Salary + up to £20,000 a year
6 July 2022
Research Fellowships are designed for promising PhD qualified non-clinical researchers who have delivered previous research projects with evidence of impactful outputs and have clear plans to establish their own research ‘niche’.
Provided for salary and contribution towards research, animal and travel costs.
Duration: Up to three years
If you are clinically-qualified, please apply through our Clinical Research Training Fellowship or Clinical Research Fellowship schemes.
Wednesday 6 July 2022 12:00 midday
The purpose of Research Fellowships is to support excellent non-clinical researchers in the early stages of their career to begin an independent project in a well-supported environment, thereby supporting their eventual trajectory to independence. For a detailed description of the skills and training you will be expected to demonstrate, please read our Early Career Researcher Framework.
The scheme is intended for PhD-qualified non-clinical researchers who have delivered previous research project(s) with impactful outputs, such as publications and conference presentations, and demonstrate an upward trajectory. Prospective Fellows should be starting to accumulate a tool-box of new skills that will serve as a strong basis for future independent research activity, whilst being increasingly recognised for their specialist expertise. Researchers who already hold tenure are not eligible to apply.
The lead applicant and point of contact must be based in a UK academic/research institution. However, the application can include researchers or institutions outside the UK.
Fellows are required to have secured a Supervisor, a senior established investigator in the institution where the Fellowship is to be held. The Supervisor will provide the facilities required for the research programme, will have oversight of the Fellow and their research programme, and will contribute actively to the further training of the Fellow. Supervisors are expected to hold tenure appointments.
Fellowships must be applied for by the prospective Fellow, not the Supervisors.
If the project requires ethical approval and/or Home Office licences, the award is dependent upon the requisite approvals being granted.
See our Eligibility Guidelines for further information.
Applications are made via our grant application website.
Grant schemes only appear on this website when the round is open and we are accepting new applications.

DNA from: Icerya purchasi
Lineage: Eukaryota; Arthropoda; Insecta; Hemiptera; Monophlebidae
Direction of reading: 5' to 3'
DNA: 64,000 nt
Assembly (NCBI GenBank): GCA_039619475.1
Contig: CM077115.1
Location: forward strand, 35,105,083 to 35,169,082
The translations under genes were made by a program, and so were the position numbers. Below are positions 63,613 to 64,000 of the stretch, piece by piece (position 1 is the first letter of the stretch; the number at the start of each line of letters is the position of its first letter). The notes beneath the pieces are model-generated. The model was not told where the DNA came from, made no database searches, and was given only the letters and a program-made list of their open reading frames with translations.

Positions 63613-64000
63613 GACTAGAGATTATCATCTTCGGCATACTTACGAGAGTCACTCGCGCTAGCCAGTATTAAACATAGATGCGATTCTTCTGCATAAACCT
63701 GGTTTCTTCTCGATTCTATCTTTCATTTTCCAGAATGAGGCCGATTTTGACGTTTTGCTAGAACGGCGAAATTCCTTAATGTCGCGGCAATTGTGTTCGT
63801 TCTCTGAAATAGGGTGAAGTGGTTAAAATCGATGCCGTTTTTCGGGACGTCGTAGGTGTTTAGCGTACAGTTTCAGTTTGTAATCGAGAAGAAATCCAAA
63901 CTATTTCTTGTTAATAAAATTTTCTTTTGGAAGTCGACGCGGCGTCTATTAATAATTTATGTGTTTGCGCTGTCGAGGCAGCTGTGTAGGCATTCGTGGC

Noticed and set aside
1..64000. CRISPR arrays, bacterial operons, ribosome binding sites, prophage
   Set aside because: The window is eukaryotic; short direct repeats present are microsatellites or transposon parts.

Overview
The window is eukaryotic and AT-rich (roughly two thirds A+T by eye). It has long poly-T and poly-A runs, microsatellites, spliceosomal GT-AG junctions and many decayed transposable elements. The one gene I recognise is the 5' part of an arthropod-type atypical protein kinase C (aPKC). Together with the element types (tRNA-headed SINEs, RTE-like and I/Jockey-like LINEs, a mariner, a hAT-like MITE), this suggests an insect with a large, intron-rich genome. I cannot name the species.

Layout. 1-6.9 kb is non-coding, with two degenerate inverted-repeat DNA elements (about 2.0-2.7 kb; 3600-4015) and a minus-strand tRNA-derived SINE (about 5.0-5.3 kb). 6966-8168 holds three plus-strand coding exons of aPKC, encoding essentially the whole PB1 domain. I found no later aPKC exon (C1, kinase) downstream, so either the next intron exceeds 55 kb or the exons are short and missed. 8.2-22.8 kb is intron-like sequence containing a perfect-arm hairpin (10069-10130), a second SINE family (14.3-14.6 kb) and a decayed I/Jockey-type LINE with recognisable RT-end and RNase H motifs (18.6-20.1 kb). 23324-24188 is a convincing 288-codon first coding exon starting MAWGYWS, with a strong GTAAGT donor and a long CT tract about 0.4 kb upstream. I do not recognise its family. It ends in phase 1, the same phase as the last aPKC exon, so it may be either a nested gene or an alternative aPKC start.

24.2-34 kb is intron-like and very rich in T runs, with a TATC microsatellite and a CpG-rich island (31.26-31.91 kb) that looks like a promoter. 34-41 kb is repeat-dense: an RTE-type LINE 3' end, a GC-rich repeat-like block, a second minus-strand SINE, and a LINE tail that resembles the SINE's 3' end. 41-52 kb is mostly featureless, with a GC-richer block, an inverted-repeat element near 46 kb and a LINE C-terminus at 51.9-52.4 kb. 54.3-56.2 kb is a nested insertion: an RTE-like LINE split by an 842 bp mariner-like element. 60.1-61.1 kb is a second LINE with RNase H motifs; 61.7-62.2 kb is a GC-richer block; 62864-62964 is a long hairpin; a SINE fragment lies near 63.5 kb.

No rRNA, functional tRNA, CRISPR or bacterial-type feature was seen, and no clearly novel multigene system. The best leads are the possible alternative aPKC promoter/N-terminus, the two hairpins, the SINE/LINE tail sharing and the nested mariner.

Alzheimer’s Research UK is a member of the Association of Medical Research Charities and follows their guidelines for best practice in peer review. Grants are awarded entirely on scientific merit in relation to Alzheimer’s Research UK’s remit and on the basis of open competition. The quality of the application and applicants is the key determinant of outcome, although the strength of the dementia research environment within the institution is also considered.
Grant Review Board (GRB) members are asked to read a subset of applications related to their area of expertise and provide a score based on whether an application should proceed to the next stage of review.
Applications requesting funding of over £50,000 per year are subjected to external peer review. Applications are sent to researchers in the UK and worldwide who specialise in the area of the application, but who do not have a conflict of interest and are not a member of the GRB. The comments made by the external reviewers are made available to the GRB members.
The applicants are provided with anonymised copies of the external reviews and given the opportunity to provide a written response.
Applications for research studies that involve human subjects require lay review. Applicants are requested to complete a lay summary of their application which is sent to lay review volunteers for comments. The comments made by lay reviewers are fed back to the applicant for rebuttal and are also made available to the GRB members.
Discussion in meeting
Each application is allocated to two GRB members, based roughly on their areas of expertise. The two members will present the application to the rest of the board, including any relevant information from external reviews or applicant responses. A short discussion will follow before the GRB score the application and decide whether or not to call the prospective Fellow to interview.
Interviews normally take place in the fortnight following the GRB meeting. The interview panel comprises a subset of the GRB and the Director of Research at Alzheimer’s Research UK. The prospective Fellow will be asked to give a 15-20 minute PowerPoint presentation on their work.
Those applications recommended for funding by the GRB are presented to the trustees for final approval.
In the last three years Alzheimer’s Research UK has received 51 applications for Research Fellowships. 8 of these projects were awarded funding.
The terms and conditions of grant differ for each grant scheme and contracts are drawn up individually once the grants have been awarded.
All grant holders are expected to report on the progress of their project on a regular basis. Read more about our reporting requirements on the measuring impact page.